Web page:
5 brief biography


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5 brief biography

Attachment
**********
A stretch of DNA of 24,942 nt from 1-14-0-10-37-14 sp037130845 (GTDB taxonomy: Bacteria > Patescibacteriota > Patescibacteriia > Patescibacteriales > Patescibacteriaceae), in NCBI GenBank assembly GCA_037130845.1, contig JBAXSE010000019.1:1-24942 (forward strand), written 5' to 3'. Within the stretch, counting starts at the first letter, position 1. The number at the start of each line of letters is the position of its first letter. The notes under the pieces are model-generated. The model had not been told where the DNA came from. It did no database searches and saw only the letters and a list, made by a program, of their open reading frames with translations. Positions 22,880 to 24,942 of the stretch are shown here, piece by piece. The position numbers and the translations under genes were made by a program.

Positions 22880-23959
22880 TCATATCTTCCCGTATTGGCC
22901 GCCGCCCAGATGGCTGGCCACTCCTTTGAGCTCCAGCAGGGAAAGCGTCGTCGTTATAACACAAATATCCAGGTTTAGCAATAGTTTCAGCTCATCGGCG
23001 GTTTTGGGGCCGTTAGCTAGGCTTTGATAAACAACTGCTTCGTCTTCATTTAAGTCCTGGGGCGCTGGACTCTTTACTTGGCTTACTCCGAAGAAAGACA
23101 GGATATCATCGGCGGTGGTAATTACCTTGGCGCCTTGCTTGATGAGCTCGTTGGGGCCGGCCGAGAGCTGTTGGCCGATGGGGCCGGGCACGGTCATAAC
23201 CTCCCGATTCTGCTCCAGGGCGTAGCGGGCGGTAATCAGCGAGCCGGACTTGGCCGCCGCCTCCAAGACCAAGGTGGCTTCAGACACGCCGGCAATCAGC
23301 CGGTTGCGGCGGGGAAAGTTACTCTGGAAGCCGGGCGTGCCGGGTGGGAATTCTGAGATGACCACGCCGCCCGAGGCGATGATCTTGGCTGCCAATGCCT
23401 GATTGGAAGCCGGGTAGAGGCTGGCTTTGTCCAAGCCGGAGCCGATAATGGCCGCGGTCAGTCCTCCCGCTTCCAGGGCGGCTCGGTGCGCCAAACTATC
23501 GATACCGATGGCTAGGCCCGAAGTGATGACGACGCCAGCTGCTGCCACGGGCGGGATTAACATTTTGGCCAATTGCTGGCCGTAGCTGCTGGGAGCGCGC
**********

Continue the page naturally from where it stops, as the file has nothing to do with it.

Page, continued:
1. 1. Eleanor Roosevelt: A Brief BiographyThe Early YearsChildhood: Eleanor Roosevelt was a shy lonely child. Her beautiful socialite motherAnna called her “granny.” She adored her father Elliot, brother of President TheodoreRoosevelt, but he was often lost to his family through alcohol and drugs. Her mother andone brother died when Eleanor was only eight years old and her beloved father died whenshe was just ten, leaving her and her youngest brother with strict Grandmother Hall.Boarding School: Eleanor was sent to Allenswood School in England when she wasfourteen years old. Headmistress Marie Souvestre saw a potential in Eleanor and taughther about social justice, taking individual responsibility, acting collectively, and workinghard. She bought her student new clothes and they travelled together, always speakingFrench. Eleanor said that much of what she became in life “had its seeds in those threeyears of contact with a liberal mind and strong personality.”The Lower East Side: When Eleanor returned to the United States for her debut insociety she coupled the fancy balls and parties with volunteering at the Rivington StreetSettlement House. Helping the Consumers League she learned about gatheringinformation and the need for legislation to stop sweatshops and child labor.Marriage: On St. Patrick’s Day, 1905, she was very much in love and married herdashing fifth cousin Franklin D. Roosevelt. They had six children in ten years and shelearned the managerial skills of moving homes several times a year between New YorkCity, Hyde Park, the summer home on Campabello off the coast of Maine, and eventuallyWashington, DC. When Franklin won a state senate seat, she mastered the art ofbackroom politics; women didn’t yet have the right to vote.Tragedy: During two family tragedies, Eleanor Roosevelt became a political force in herown right with the help of Franklin’s long time political advisor Louis Howe. Franklin’saffair with her social secretary tore them a part, but when he was stricken with polio theyestablished a new and powerful partnership in the 1920s.Albany: In 1922, Eleanor Roosevelt met Rose Schneiderman and joined the Women’sTrade Union League. She helped by fundraising, teaching at the club house, joining theeducation committee and assisting the worker’s compensation program. She learnedabout the “social unionism” of the garment trades, concerned with wages and workingconditions, but also housing, health care, and the cultural lives of their workers. Shewalked her first picket line wwith the box makers in 1926. When Franklin becameGovernor she helped women secure important positions in his administration, includingFrances Perkins, who became the first woman Cabinet Secretary in FDR’s White House.Only where they are organized do women get equal pay for equal work, ER 1933